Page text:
Wood Among the Brownstones


IN CASE YOU MISSED IT, yesterday’s New York Times had an article in the Real Estate section about rare wood-frame houses in New York City. Living in one of these often-freestanding relics can feel very much like living in the country, the article points out, with a porch, perhaps; a backyard; and often a garage or other outbuilding.

Of course, I relish the few wood-frame houses remaining in Manhattan and Brooklyn whenever I see them, but I was interested to read a lot of things I didn’t know:

  • In Brooklyn, where groups of wood-frame houses were built by developers in the mid-19th century, they’re somewhat less rare than in Manhattan, where they are serendipitous one-off survivors of a semirural past.
  • Wood frame houses were banned for fire-safety reasons as the 19th century progressed.
    • There’s one on the market now, on East 53rd Street in Manhattan, for $3.54 million (it’s the yellow one, top – tiny!)
    • The one below, on Adelphi Street and Lafayette Avenue in Clinton Hill, sold recently after its asking price was knocked down to $795K (it needs a lot of work; so what else is new?)


Happy Thanksgiving!


Richard Sparrow House, Plymouth, Mass. 1640

I’M GRATEFUL for your readership and support.

Little Boxes


AFTER HALF A CENTURY, LITTLE BOXES made of ticky-tacky do not look all the same.


I remember noting how the Long Island development I grew up in evolved over the years, as homeowners made changes that gave their once-identical split levels individual personalities.


Some people added second garages, others built up, one family notably added a scrolled cast iron portico, and what was once a cookie-cutter development became considerably more varied and interesting.


Julia Baum, a young Brooklyn-based photographer, documented a group of 1950s suburban tract houses in Santa Clara, California, in all their unique glory. The project demonstrates, she writes, that “human individuality cannot be contained. Inevitably it shines through even the most average facade.”


The landscaping is as much fun as the houses.

Go here to see the whole set.

Birth of a Path

IMG_0317NOT LONG AGO, my driveway was a straight dirt run from road to house.

For the past couple of weeks, an hour here, an hour there, I’ve been literally laying the groundwork for a walking path from my future parking court — a gravel square approximately 25′ x 25′, yet to be built — to the front door.

My plan is to replace the straight-ahead dirt driveway with a gradual, curving, S-shaped path of cut flagstone. And since the path will be only 4′ wide, and the existing driveway is roughly 10′ wide, that leaves lots of room on either side for generous planting beds.

Because there was nothing but compacted, sandy dirt where I hope to grow a variety of cottage garden perennials next spring, I’ve been moving leaf mold — chopped leaves piled in the woods behind my house by the tree man who recently took down several large oaks — wheelbarrow by wheelbarrow (and then, when the wheelbarrow’s axle broke, by garbage can on hand truck) from the pile in the woods to the front of the property, where I’m using the partially decomposed leaf mold to sculpt curvaceous new beds. Essentially, I’m composing on the spot.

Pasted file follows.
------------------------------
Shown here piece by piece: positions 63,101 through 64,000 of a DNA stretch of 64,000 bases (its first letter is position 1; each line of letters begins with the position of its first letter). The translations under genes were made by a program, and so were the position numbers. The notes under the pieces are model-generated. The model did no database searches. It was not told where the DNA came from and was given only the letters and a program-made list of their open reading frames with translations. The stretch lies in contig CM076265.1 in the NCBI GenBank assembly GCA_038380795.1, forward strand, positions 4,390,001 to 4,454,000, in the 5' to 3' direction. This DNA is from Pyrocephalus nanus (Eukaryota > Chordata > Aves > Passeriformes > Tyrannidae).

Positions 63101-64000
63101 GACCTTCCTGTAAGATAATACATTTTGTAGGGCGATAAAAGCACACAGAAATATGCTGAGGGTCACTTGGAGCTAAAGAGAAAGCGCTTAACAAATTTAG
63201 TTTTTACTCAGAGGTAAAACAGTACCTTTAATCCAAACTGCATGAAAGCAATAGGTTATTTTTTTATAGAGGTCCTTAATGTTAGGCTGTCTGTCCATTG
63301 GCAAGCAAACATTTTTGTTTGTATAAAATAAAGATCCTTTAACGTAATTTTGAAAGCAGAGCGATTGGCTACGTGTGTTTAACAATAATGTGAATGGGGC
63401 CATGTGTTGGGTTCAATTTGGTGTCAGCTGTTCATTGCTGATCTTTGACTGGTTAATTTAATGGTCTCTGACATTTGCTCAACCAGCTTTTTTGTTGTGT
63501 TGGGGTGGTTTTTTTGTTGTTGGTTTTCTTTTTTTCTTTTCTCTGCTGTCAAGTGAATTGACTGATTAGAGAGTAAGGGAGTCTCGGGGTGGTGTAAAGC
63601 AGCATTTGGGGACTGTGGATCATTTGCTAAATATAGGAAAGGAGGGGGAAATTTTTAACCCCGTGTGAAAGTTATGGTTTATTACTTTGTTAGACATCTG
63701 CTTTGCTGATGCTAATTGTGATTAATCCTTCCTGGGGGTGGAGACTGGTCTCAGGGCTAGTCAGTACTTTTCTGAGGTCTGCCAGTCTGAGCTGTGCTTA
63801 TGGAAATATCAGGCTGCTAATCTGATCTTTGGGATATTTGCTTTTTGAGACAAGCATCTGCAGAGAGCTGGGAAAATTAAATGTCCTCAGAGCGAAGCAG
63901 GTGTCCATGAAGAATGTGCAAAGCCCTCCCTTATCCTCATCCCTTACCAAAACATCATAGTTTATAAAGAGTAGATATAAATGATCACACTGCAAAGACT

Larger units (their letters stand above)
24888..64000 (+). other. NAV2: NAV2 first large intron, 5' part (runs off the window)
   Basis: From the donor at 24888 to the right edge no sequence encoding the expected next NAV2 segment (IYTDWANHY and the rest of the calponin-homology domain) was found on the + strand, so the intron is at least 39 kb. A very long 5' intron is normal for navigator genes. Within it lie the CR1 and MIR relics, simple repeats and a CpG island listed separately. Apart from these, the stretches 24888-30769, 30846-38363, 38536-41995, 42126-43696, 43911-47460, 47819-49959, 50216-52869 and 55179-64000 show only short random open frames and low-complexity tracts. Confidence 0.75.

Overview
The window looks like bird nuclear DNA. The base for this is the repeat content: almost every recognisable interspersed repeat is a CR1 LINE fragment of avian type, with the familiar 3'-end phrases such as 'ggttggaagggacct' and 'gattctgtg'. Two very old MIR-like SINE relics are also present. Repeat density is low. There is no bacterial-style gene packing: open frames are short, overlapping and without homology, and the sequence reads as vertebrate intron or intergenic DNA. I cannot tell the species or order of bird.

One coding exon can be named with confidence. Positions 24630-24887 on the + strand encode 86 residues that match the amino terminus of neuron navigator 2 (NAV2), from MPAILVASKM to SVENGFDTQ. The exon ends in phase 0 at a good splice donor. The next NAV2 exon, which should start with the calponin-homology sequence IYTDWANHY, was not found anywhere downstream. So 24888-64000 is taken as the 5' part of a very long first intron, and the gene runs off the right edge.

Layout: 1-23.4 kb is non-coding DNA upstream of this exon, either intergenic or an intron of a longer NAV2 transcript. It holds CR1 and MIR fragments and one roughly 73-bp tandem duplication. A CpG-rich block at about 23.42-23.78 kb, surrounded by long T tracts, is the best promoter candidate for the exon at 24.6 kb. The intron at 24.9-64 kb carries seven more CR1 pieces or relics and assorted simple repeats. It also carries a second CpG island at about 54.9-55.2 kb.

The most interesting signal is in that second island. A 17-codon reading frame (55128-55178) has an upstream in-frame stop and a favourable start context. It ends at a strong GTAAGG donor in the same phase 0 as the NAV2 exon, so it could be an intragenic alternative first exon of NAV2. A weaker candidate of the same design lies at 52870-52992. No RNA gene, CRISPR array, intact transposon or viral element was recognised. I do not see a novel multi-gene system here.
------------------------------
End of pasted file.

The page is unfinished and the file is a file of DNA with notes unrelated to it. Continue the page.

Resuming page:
I was inspired by an article in an organic gardening magazine that said if you pile chopped leaves and other organic matter in fall and let it break down over the winter, come spring — voila! Lovely planting medium.

I’ve run out of chopped leaves, and am now using whole fallen leaves, less desirable because they take longer to decompose. While my neighbors rake their leaves to the roadside for the town to pick up, I’m hoarding mine (and coveting theirs) to add to my newly sculpted beds-to-be.

No Place Like Home

ANY WEEKEND GUEST OF MINE has to be prepared to walk on the beach, go to yard sales, and visit a historic house or two. So on Saturday, when I said to my friend Marilyn Fish, “Oh, let’s just pop in to the Home Sweet Home Museum,” she was game. A few years back, Marilyn and I were editors-in-chief of sister publications, Style 1900 and Modernism. She now works at the Jason Jacques gallery of European art pottery, so she knows a thing or two about the decorative arts.

The house is a cedar-shingled saltbox built around 1720. Disconcertingly, it turns out that many of the furnishings within are High Victorian, and there’s an extensive collection of Lustreware.

Hugh King, above, East Hampton’s village historian, dispelled some of the myths about the house. Chief among them is that actor/playwright John Howard Payne, who wrote the treacly song “Home Sweet Home” in 1823 for his play “Clari, Maid of Milan,” which was produced first in London and then in Philadelphia, was born there. Although Payne’s parents lived in East Hampton for a time, it wasn’t in that house, and Payne was born in lower Manhattan in 1791.

The house came to be decorated in mid-19th century mode because the last private owners, Gustav and Hannah Buek, who were there from 1907-1927, collected the material as an homage to Payne, intending the house to look as it might have when he lived there (though he didn’t).

In 1928, the Village of East Hampton raised $60,000 to buy the place from the Bueks; it has been a museum since.

I was a bit disappointed to find the architecture (which I love) and the furnishings (which I don’t) so out of sync. My favorite aspect of the house is the high-gloss white painted paneling, above, which was added, King told us, around 1750. It made me wonder if some of the dark woodwork in, say, Park Slope, which people often feel duty-bound to keep, couldn’t benefit from a treatment like this.